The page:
August 27, 2017: 12th Sunday after Pentecost

Let us pray: Dear Savior, it is truly awful to live in fear and uncertainty—thinking the worst when life throws us a curveball. For fear breeds doubt and doubt breeds unbelief. So, today we thank You in advance for taking our fears away by fixing our gaze upon You and Your love for us, alone. Amen


TEXT: Matthew 14: 22-33

Dearly Beloved By Christ:

The mark of a healthy person is laughter, specifically the ability to laugh at yourself. Dr. Luther was especially good at this. For example, the English version of his dog’s name was: Klutz! On one occasion, Luther was talking about prayer. He said: “Look at how attentive Klutz is when there a piece of meat on the table! O that we could be so attentive when it comes to focusing our prayers to God!” Yes, laughter is the mark of a healthy soul and a healthy church.

In today’s lesson we don’t find laughter, but fear, faith, and then more fear followed by deliverance and relief. In this miracle of Peter walking on the water, there are basically three key phrases. They are: “Don’t be afraid. You of little faith, why did you doubt? And, Truly you are the Son of God.” So, let’s key in on them and while doing so learn to:



After feeding the 5000+ with a miniscule amount of food and sending them away for the night, Jesus retreats by himself to a hillside to pray while the disciples are sent by boat to the other side of the lake. One of those violent squalls that the Sea of Galilee is famous for arose. The disciples rowed and rowed and by 3 a.m. were only about 3 ½ miles out from the shore. Obviously Jesus knew they were worried and fearful for their safety, so He decides to walk out to meet up with them. He walks on the water—3 ½ miles! The disciples suddenly make out this figure approaching them over the waves. What is it? Who is it? How is this possible? They are terrified. “It’s a ghost,’ they said and cried out in fear.” And then come the most comforting words in all Scripture: “Take courage! It is I. Don’t be afraid.”

Whenever God says, either through Christ or an angelic messenger: “Don’t be afraid” it is pure Gospel. God is in charge of all things—even the wind and waves. If He says it will be o.k. then it will be o.k. His words always work confidence and trust and dispel doubt. They did so when Mary was confronted by Gabriel. They did so when angels announced the resurrection to the disciples at the empty tomb. They do so here, too.

Let’s evaluate our faith for a minute. Whenever something happens which is unexpected in life, what’s your first response? Is it to think: “Oh, I wonder how God will use this for a blessing?” Or, it is: “Oh, no, bad things await me?” If your answer immediate answer is the former, it means your focus is on the Gospel. If it is the latter, your focus is on the Law. And focusing on God’s Law brings with it doubt and negativity to our lives. BTW, don’t feel bad if you flunked this test. I flunk it all the time. Time and again, whenever something upsets my comfort zone I immediately seize on the worst case scenario, whip myself up emotionally, expend all kinds of energy examining alternatives, and 98% of the time I’m dead wrong and it’s all a big waste of time!


By fixing his gaze on Jesus, Peter started out the right way. But, he needed to be sure. So, he said: “Lord, if it’s you, tell me to come to you on the water.’ ‘Come,’ he said.” And then Peter climbed out of the boat and walked on the water out to meet his Lord. Focusing on blessings is always a positive. Good things always happen when we do so. They certainly did for the Apostle Peter, didn’t they? So, I guess Peter passed the original evaluation test of his faith.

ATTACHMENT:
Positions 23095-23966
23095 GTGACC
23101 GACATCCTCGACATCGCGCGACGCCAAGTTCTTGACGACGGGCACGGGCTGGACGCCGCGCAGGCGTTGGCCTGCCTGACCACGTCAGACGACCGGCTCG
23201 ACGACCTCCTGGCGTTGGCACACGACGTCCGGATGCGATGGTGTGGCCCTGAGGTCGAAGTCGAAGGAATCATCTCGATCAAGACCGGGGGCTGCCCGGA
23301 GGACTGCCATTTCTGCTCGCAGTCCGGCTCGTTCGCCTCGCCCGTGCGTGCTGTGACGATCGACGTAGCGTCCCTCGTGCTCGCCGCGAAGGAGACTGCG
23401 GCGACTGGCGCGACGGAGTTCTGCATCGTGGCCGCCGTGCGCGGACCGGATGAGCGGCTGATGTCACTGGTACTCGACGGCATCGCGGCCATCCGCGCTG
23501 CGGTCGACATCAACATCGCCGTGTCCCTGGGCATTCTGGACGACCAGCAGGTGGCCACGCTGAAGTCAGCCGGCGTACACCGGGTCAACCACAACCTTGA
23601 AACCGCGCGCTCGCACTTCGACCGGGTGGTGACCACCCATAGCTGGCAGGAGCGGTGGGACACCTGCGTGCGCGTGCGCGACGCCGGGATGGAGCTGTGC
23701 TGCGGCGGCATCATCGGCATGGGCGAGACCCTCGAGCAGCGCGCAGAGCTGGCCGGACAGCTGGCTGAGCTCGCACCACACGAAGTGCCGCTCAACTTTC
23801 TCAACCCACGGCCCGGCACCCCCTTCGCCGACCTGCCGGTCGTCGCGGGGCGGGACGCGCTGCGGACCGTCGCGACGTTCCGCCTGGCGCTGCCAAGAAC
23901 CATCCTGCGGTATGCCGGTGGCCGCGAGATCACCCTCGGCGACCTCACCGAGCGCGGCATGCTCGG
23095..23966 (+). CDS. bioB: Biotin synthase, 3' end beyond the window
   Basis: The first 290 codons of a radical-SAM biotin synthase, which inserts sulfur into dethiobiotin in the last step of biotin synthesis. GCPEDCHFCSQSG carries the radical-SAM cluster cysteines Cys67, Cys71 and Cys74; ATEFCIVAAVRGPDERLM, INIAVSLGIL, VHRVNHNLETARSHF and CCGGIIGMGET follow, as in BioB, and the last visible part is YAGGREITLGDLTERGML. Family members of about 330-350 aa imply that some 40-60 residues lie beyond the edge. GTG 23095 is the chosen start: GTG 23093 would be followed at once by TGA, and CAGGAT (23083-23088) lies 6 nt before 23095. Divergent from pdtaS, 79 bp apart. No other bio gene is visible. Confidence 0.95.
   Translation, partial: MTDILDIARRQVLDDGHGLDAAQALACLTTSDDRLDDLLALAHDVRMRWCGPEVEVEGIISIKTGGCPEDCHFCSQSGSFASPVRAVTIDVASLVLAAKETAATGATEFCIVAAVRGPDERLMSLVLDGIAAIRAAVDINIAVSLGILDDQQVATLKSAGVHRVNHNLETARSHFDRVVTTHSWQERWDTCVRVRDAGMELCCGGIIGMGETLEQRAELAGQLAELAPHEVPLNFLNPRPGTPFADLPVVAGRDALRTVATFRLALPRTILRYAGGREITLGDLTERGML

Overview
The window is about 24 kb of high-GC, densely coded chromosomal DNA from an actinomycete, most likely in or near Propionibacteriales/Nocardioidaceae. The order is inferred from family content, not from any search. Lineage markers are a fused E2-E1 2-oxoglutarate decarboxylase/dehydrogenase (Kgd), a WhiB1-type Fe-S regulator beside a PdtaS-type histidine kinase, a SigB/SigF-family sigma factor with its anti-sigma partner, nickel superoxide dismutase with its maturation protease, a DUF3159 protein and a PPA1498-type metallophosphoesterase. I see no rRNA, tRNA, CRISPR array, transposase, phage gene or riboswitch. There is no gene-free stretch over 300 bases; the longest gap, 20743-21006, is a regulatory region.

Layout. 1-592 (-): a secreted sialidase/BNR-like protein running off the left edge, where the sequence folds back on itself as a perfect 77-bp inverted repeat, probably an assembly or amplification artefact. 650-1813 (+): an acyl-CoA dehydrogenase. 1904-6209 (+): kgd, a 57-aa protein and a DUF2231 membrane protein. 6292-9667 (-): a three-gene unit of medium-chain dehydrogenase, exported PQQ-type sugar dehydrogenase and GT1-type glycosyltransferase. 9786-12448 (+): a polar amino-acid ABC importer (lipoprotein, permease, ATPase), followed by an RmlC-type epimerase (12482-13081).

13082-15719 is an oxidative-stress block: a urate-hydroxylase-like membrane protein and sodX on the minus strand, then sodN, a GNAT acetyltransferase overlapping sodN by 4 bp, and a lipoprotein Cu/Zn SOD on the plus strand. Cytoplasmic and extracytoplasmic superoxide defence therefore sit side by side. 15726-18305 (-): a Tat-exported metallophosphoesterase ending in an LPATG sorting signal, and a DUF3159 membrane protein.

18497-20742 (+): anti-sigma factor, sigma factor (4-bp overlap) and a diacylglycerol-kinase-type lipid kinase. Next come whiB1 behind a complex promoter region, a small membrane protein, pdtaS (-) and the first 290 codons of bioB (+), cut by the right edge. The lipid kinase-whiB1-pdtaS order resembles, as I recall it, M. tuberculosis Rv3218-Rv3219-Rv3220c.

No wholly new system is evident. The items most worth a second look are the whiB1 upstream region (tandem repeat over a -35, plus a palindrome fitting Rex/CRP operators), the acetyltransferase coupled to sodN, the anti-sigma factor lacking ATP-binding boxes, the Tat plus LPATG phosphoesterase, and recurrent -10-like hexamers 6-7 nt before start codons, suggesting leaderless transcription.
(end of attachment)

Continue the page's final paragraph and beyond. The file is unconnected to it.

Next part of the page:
Unfortunately, it didn’t last. He shifted his gaze away from Jesus and blessing to the big waves and howling wind and started to go down. He’s afraid again. “Lord, save me!” Since He’s our loving Lord Who is all about saving people, Jesus does exactly that. He reaches out His hand, catches Peter and gently pulls him into the boat. And then the storm subsides.

Think of how much emotional stress Peter could have avoided if he had not focused on the negative scenarios to all this? Think of how much stress you can avoid if you would only do the same? If you think about it, Lutherans should be able to laugh at sin and its allies because God’s love for us in Christ knows no bounds. As Paul said last week in our epistle: “We are more than conquerors through Him who loved us!”


As we go through life and learn to evaluate our faith’s reaction to it, there is only one true response to living under the Gospel and focusing on blessing instead of pain. It is the reaction of the disciples to this miracle: “Then those who were in the boat worshipped him saying: ‘Truly you are the Son of God.'”

This little miracle scenario is played out again and again in our lives. It will continue to play itself out until the day we leave this world. We get sick, we have an accident, financial troubles hit us, family troubles erupt, world events make our heads spin. And as long as we fix our attention on our solutions to those problems, doubt will always follow and second guess our fixes—over and over again. But when we focus on Jesus and His forgiving love; when we say with confidence: “If God is for us, who can be against us?” Well, honoring Him for His goodness will always calm our stormy hearts.

I can well imagine the disciples sitting around the table a few days after all this and Peter being ribbed a bit for his doubting. I can also imagine him being a bit chagrined by it all and laughing at himself in retrospect. Yes, the blessings of the Gospel will always breed joy, happiness, relief and yes: laughter to the human heart. So, work at putting all that to good use when it comes to your faith. And: Don’t be afraid any more! Amen